Five years later, Terry is an ordained minister who preaches almost every Sunday at True Gospel Deliverance Ministry, a 20-seat nondenominational storefront church that his grandmother founded in 2000.
“They say, ‘How can you be a preacher when you’re so young?’ ” said Terry, now 11. “But when they listen to me, they’re shocked.”
“God just put his Spirit upon me,” said Terry, who wore a baby blue suit with matching snakeskin shoes, the kind of outfit he usually wears on Sundays. “He said, ‘I will pour out my Spirit upon all flesh.’ But he didn’t say how old you had to be or anything like that.”
During the week, Terry attends fifth grade at Liberty Elementary School, plays Uno with his friends and attends choir practice. Terry, who said he earns A’s and B’s in school, reads the Bible every day in addition to studying theology through classes offered by an online university.
But Terry said he was happiest when preaching.
“When I’m in the pulpit, it’s like something turns over me,” he said, “and I just turn into a man of God. And when I’m out of the pulpit, I just turn into a speechless kid.”
Terry sat in a living room decorated with three posters of him in his Sunday clothes and bearing the words “Little Man of God.” Sitting on a large red and gold couch, he tapped his shoes against the floor and explained how he prepared for his sermons.
He does not write anything down, he said. He simply reads the Bible the day before the service and waits for the Spirit to move him. “I don’t plan to say those things,” he said, “but when God gives them to me, I say them right away to be obedient.”
Turning the pulpit over to a youthful minister like Terry is not unusual in black churches not overseen by a central body, said Prof. Christine Gudorf, chairwoman of the religion department at Florida International University.
In these churches, she said, age is not an issue, and seminary training is not necessary.
“It’s God who chooses the minister, and the Holy Spirit gives charismatic gifts, especially gifts of preaching,” Professor Gudorf said. “The community recognizes that gift and confirms the person in a ministerial role.”
Terry and his twin brother, Todd, who plays drums in the choir, were born prematurely on Nov. 19, 1997; their grandmother, Sharon Monroe, recalled that as a newborn Terry had to be connected to a heart monitor. After their parents broke up, the boys were raised by their father and grandmother.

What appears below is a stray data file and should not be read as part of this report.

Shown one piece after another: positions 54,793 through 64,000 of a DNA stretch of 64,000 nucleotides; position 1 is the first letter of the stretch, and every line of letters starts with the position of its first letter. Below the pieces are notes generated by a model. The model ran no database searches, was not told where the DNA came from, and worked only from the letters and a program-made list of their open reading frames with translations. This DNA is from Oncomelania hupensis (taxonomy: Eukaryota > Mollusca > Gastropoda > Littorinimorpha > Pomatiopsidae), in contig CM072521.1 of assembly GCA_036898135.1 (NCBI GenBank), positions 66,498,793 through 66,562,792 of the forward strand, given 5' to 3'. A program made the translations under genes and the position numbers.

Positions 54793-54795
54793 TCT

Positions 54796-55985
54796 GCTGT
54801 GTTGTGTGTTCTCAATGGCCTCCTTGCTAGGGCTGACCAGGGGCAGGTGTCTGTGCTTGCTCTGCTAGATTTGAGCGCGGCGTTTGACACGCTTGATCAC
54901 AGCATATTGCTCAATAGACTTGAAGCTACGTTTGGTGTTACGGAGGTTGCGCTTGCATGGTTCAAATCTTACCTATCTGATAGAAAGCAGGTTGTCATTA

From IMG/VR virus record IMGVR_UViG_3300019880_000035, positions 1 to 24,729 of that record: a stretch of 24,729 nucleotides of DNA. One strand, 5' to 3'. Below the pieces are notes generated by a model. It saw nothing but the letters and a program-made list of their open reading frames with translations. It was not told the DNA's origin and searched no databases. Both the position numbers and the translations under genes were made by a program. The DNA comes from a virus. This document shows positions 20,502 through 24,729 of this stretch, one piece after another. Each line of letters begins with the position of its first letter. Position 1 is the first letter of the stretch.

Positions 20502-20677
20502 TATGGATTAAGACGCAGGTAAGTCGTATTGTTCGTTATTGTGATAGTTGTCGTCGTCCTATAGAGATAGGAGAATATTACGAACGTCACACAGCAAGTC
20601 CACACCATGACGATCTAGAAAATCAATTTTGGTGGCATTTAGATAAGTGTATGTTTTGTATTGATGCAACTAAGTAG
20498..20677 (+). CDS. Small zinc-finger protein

Ms. Monroe said that when Terry was a baby, she would sometimes give sermons while carrying him in her arms. One day, when he was older, she recalled, Terry climbed into her seat on the pulpit and chanted, “Go, Grandma, go!”
After Ms. Monroe heard Terry preaching in her bathroom, he told her he wanted to be a minister. She decided to give him the chance. He gave a test sermon at her church, and then she ordained him.
Ms. Monroe said she had had a vision in which a child joined her at the pulpit. “I never thought it would be Terry because he was so sickly,” she said. “But Terry has a certain thing about him.”
Cynthia Spokes, a Bible studies teacher at Terry’s church, said she had been instructing him for two years and was impressed with his questions and his insistence on taking adult classes.
“It’s just amazing to watch this child give a sermon,” Ms. Spokes said. “He moves me. He just lifts me up.”
The most powerful experience Terry has had as a minister came during a sermon when, he said, he healed a young man who had an injured foot. As he prayed for him to be healed, the man stood up and walked without the aid of his crutches.
“That was the first time I healed someone, and from then on I asked God to give me the power to heal people,” Terry said, adding that laying hands on worshipers with ailments was something he did regularly.
Terry has traveled beyond Florida to deliver sermons, including twice at Tiaise Temple Ministry in Allentown, Pa. The pastor there, Donna Morgan, said Terry appealed to adults because he inspired them to transcend their perceived limitations.
“People listen to him and say, ‘My God, look at what the Lord can do when we are willing to be used by God to speak his message,’ ” Ms. Morgan said.